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Carved Coconut-shell Box
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Carved Coconut-shell Box


Description Conservation Provenance Inscription Credit
Description Carved or decorated coconut shells were popular with collectors around 1600s because of their exotic associations. The intricately flowing but symmetrical pattern of oak, grape and other vine motifs is probably inspired by a late 16th century ornament engraving, as by Hans Collaert (Flemish 1525/30-1580) or Etienne Delaune (French 1518-1583) whose prints explicitly inspired other works in the Study. The monogram "IW" on a cartouche on either side is probably that of the unknown owner.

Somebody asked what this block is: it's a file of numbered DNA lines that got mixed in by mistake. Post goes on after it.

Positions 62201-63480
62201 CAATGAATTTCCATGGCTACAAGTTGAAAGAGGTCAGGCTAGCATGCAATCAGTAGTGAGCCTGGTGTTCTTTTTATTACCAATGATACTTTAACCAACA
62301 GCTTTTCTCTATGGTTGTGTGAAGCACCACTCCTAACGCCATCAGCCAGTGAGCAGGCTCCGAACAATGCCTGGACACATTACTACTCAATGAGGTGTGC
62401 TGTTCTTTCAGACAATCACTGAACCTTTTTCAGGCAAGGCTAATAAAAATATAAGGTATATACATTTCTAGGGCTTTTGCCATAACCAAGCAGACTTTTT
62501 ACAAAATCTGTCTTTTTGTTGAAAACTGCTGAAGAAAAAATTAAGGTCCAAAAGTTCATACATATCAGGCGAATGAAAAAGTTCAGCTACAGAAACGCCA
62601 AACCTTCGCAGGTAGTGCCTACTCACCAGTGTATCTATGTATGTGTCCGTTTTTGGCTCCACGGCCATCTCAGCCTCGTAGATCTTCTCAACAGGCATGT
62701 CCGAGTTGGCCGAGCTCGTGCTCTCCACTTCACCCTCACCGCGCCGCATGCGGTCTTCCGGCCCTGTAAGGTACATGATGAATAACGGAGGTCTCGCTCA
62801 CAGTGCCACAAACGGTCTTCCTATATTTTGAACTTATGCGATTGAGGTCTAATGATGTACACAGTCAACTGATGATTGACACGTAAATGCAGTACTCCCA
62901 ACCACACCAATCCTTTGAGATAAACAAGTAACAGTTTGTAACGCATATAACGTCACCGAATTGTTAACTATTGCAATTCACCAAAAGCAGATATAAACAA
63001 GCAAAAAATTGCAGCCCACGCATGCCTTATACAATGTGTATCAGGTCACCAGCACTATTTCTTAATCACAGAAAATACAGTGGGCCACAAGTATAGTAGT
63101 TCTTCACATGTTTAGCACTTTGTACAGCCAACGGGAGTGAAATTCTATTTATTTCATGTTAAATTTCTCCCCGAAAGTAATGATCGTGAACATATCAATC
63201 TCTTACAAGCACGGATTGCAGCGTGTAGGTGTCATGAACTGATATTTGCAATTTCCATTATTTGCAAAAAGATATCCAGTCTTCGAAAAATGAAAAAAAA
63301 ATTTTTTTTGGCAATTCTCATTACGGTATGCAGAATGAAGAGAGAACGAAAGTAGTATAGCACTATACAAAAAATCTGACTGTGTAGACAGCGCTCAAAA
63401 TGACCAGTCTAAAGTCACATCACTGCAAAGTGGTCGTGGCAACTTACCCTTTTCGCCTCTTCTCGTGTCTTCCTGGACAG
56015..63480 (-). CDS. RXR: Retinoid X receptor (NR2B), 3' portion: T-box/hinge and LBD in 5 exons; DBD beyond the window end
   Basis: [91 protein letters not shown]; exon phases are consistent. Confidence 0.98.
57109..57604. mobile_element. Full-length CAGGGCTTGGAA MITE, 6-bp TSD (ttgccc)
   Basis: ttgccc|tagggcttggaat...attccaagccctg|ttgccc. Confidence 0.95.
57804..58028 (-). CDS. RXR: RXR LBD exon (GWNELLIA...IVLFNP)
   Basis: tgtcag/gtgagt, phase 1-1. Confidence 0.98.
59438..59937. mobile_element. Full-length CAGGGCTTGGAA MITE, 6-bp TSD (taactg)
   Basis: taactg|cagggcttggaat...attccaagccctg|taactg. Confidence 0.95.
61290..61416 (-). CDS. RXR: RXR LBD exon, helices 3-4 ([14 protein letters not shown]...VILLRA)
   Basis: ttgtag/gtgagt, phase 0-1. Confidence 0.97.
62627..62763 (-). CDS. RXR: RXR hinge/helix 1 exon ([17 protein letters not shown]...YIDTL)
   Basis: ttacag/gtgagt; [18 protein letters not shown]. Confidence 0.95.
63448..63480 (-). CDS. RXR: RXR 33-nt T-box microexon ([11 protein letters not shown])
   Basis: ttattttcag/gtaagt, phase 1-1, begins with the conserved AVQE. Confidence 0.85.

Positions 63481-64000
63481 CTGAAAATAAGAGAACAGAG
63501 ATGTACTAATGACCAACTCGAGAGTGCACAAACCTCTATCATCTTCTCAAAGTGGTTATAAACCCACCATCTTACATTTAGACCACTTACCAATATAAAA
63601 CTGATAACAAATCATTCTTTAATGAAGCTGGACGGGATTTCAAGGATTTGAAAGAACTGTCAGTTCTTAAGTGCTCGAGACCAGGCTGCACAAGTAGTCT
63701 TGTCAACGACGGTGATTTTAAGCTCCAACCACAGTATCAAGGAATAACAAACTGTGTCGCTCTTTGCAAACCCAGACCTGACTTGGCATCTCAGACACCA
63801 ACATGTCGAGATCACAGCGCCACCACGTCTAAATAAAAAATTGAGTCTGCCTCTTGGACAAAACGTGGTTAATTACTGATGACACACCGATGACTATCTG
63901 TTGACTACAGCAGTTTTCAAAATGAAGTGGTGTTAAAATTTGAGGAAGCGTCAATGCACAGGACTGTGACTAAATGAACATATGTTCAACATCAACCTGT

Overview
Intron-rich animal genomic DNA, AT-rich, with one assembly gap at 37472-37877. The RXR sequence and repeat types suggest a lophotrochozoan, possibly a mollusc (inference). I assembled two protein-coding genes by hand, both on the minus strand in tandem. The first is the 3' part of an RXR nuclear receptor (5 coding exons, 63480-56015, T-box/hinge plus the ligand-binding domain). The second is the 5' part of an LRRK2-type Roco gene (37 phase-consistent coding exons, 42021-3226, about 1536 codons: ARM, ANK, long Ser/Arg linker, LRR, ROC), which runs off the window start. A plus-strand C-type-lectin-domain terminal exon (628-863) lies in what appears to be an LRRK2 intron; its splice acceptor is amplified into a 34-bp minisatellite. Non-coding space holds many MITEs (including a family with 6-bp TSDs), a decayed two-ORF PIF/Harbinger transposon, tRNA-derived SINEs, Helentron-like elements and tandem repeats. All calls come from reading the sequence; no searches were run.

Conservation
Date Description Narrative
6/15/1981Examinationexamined for condition
Provenance M. Léon Aymonier, Paris, 1949 [from the "Merci" Train]; Walters Art Museum, 1949, by gift.
Inscriptions [Inscription] Handwritten in French in ink on paper sticker, inside shell: Noix de coco sculptée d'epoque Louis XIV. / Offert par Monsieur Léon Aymonier, 8 rue Roy à Paris (8)
Credit Gift of M. Léon Aymonier, France, 1949, as part of the "Merci" train, boxcars of presents from French citizens to their counterparts in each of the then forty-eight states.

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Creator
Period
ca. 1600 (Late Renaissance)
Medium
coconut shell, metal hinges
(Wood)
Accession Number
61.302
Measurements
H: 5 1/16 × W: 3 3/4 × D: 3 13/16 in. (12.8 × 9.6 × 9.7 cm)
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